News

From the College of Natural Sciences
Font size: +

Chemist Receives CPRIT Award for Tool to Recognize Thyroid Cancer

Chemist Receives CPRIT Award for Tool to Recognize Thyroid Cancer
Image credited to L'Oréal USA For Women In Science video

The Cancer Prevention Research Institute of Texas (CPRIT) awarded an Early Translational Research grant to chemist Livia Eberlin, for the development of a new tool to accurately recognize thyroid cancer. The new tool, utilizing a technology called ambient ionization mass spectrometry, looks for patterns in the abundance of metabolites, or end products of biological processes, to rapidly determine whether cancer is present in a sample.

"We are developing a new approach to analyze and diagnose a biopsy tissue sample in a minute—and before surgery—by recognizing patterns of molecules," says Eberlin, assistant professor of chemistry at The University of Texas at Austin. This work is in collaboration with James Suliburk and Wendong Yu from the Baylor College of Medicine.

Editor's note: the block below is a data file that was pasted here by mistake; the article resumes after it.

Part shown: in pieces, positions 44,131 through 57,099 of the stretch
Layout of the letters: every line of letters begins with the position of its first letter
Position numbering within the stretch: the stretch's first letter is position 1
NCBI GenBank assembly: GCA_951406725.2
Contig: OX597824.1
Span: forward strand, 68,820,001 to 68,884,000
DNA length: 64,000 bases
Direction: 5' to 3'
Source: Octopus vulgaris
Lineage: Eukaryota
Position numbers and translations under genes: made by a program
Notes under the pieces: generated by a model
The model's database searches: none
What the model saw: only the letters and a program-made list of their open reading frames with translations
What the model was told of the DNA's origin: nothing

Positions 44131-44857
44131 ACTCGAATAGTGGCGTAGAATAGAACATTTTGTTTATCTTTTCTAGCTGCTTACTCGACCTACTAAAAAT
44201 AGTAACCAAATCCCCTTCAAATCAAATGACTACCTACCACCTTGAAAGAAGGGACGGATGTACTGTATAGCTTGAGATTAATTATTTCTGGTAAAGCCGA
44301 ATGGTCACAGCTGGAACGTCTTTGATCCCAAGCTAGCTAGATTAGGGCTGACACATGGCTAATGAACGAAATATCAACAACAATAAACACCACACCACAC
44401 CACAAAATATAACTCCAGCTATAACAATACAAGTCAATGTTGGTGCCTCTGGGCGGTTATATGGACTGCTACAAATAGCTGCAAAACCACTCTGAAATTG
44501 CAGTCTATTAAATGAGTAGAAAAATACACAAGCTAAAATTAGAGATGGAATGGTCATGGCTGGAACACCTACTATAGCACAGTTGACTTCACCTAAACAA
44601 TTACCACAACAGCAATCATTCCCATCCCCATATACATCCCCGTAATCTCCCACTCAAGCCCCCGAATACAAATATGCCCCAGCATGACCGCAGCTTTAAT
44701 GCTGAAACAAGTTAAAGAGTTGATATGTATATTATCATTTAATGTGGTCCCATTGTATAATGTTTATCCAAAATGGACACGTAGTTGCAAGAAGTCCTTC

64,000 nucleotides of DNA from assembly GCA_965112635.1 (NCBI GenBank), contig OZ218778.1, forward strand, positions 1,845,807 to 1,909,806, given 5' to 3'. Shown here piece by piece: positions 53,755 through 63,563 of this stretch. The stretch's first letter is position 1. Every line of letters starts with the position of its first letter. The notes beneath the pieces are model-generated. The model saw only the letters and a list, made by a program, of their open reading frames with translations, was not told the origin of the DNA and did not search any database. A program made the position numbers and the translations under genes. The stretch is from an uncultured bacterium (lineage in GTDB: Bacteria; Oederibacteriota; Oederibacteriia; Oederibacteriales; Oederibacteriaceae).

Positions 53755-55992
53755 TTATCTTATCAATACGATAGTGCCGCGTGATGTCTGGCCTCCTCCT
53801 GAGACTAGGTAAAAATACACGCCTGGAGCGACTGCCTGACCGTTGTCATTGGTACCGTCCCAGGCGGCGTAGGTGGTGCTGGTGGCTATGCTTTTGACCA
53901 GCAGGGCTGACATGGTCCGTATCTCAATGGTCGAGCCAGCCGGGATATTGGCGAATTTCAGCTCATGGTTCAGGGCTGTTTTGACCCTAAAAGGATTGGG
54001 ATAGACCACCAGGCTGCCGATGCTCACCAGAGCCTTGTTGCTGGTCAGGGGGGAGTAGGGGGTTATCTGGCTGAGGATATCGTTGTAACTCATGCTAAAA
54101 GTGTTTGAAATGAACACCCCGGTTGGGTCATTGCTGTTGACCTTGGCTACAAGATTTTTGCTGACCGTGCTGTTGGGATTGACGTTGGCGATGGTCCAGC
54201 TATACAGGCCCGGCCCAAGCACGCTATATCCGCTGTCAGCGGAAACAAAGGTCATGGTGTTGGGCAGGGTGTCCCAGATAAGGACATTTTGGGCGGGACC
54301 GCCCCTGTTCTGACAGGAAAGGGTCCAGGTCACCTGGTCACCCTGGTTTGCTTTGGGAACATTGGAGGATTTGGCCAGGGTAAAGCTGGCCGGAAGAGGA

The hope is to revolutionize thyroid cancer diagnosis. Currently, a fine needle aspiration is the first step in determining whether a patient has thyroid cancer, but between 10 and 30 percent of these biopsies are deemed inconclusive or indeterminate. This means that patients undergo surgery to complete diagnosis, despite the fact that the majority of these surgeries ultimately determine that the tumor was benign.

The limitations of current methods require patients to undergo needless surgery and take hormone replacement therapy for the rest of their lives. Eberlin's new work, funded with a grant of $983,586 from CPRIT, has the potential to vastly improve patients' lives by diagnosing thyroid cancer instantly and before surgery.

"It is so upsetting that some patients have to do hormone replacement therapy for the rest of their lives because there is no technology that can tell preoperatively whether a tumor is malignant or not," says Eberlin, who recently received a 2017 Marion Milligan Mason Award for Women in the Chemical Sciences. "We hope to address this critical clinical need with the molecular technologies that we are developing."

Being Thankful
Helping Students Promote Inclusion in Astrophysics

Comments

 
No comments made yet. Be the first to submit a comment
Already Registered? Login Here
Guest
Monday, 25 September 2017

Captcha Image